Int J Med Sci 2018; 15(14):1757-1763. doi:10.7150/ijms.28498 This issue
1. Department of Surgery, MacKay Memorial Hospital and Mackay Medical College, Taipei, Taiwan
2. Division of Endocrinology and Metabolism, Department of Internal Medicine, MacKay Memorial Hospital and Mackay Medical College, Taipei, Taiwan
3. Department of Pharmacology, School of Medicine, College of Medicine, Taipei Medical University, Taipei, Taiwan
Background: Previously we have shown that an elevated baseline neutrophil-to-lymphocyte ratio (NLR) was associated with a high risk of recurrence in patients with differentiated thyroid cancer. The clinical significance of the longitudinal changes in NLR following treatment remained unestablished.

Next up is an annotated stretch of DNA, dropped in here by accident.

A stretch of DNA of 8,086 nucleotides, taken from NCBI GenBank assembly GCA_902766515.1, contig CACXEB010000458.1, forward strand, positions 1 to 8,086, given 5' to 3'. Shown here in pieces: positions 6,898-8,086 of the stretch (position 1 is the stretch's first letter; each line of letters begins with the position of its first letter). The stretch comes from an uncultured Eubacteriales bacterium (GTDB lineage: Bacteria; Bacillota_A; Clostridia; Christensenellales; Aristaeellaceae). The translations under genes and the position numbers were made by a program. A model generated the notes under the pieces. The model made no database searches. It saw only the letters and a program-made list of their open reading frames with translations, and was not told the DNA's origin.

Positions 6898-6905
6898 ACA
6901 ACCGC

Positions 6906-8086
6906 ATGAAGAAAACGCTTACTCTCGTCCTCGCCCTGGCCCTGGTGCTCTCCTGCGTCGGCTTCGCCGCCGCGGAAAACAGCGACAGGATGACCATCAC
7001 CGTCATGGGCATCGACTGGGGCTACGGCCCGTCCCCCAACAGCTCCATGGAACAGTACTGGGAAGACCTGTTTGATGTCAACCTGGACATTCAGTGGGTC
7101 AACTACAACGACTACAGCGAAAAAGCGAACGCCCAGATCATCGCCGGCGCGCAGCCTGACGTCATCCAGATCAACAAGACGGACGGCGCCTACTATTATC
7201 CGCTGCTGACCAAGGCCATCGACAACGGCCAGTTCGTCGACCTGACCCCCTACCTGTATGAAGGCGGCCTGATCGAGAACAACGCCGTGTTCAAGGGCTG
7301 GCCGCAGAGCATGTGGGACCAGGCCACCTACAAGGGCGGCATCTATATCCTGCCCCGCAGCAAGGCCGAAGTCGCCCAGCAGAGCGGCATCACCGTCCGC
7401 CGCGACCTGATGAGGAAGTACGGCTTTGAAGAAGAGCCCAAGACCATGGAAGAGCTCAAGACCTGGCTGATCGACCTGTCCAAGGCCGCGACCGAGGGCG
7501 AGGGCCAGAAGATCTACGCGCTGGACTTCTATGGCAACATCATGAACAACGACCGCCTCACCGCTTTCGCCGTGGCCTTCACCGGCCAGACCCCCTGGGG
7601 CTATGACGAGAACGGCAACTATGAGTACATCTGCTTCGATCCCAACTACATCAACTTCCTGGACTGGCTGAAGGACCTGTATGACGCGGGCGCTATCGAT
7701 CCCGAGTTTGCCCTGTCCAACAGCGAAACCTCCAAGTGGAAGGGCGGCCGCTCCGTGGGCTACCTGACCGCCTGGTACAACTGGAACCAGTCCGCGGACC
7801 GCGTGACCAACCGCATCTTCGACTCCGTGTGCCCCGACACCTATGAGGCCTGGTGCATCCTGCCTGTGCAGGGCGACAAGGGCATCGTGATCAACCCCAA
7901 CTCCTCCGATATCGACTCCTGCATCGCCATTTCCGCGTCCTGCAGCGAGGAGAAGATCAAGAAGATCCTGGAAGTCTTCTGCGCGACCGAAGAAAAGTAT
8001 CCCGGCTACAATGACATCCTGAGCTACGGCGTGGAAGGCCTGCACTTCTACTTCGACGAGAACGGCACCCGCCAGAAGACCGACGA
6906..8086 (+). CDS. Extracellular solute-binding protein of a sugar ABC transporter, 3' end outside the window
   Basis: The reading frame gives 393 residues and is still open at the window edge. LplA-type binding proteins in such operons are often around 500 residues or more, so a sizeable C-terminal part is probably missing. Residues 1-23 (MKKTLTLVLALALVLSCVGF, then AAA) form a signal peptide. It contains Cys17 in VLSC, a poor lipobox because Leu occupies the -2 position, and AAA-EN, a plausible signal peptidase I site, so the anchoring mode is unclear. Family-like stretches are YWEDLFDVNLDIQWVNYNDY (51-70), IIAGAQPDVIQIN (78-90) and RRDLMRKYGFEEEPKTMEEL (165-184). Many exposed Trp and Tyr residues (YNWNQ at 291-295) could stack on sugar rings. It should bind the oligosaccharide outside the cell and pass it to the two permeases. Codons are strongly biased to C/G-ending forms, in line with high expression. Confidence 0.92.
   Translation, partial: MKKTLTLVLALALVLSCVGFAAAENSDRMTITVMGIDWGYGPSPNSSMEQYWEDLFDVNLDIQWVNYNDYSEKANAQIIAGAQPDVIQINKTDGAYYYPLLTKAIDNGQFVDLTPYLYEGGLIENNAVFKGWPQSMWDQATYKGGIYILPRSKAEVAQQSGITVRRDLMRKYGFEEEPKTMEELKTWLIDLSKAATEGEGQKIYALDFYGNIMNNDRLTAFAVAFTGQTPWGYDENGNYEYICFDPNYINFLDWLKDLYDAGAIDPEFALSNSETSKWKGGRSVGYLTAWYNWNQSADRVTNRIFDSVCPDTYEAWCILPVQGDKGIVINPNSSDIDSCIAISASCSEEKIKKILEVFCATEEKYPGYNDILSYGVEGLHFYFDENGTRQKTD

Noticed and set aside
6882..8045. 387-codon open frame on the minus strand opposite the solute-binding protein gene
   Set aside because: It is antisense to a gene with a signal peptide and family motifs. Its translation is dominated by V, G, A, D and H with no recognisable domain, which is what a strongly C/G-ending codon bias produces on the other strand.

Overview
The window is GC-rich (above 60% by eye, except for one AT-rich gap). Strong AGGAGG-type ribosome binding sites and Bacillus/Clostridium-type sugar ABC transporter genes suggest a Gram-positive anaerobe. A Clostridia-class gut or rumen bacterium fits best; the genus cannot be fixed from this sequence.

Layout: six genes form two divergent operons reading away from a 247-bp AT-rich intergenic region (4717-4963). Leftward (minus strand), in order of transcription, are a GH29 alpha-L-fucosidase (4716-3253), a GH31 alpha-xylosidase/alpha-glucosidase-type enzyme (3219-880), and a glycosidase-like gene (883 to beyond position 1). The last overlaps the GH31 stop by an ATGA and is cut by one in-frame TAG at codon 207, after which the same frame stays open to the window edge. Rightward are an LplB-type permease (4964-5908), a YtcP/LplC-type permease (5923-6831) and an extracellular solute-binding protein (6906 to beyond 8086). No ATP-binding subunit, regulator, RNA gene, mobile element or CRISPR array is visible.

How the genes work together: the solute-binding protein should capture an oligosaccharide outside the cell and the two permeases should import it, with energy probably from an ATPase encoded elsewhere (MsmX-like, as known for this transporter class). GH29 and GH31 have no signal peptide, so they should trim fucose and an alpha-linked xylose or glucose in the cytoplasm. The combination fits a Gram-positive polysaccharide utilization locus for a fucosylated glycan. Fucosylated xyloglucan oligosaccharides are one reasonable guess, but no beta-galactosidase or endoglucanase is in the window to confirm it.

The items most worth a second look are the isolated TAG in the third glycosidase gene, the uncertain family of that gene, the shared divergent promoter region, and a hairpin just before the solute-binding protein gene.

Methods: Adults patients with differentiated thyroid cancer were included in the study if the follow-up NLR data at 6 to 18 months after initial treatment were available. The response to treatment was categorized as excellent, indeterminate, biochemical incomplete, and structural incomplete as per guidelines of the American Thyroid Association.
Results: Among 151 patients with thyroid cancer, a significant decrease in NLR following treatment was observed in those with stage I disease, those with low risk of recurrence, and those with an excellent response to therapy. Patients with a structural incomplete response had a significant increase in NLR at follow-up (p = 0.012). On multivariate analysis, incomplete response to therapy was associated with male sex (odds ratio [OR] = 3.35), tumor size (OR = 1.63), lymph node metastasis (OR = 4.80), distant metastasis (OR = 12.95), and increased NLR (OR = 13.68).
Conclusions: An increase in systemic inflammation following treatment as measured by NLR is independently associated with an incomplete response to therapy in differentiated thyroid cancer.
Keywords: Neutrophil-to-lymphocyte ratio, Dynamic risk stratification, Differentiated thyroid cancer, Inflammation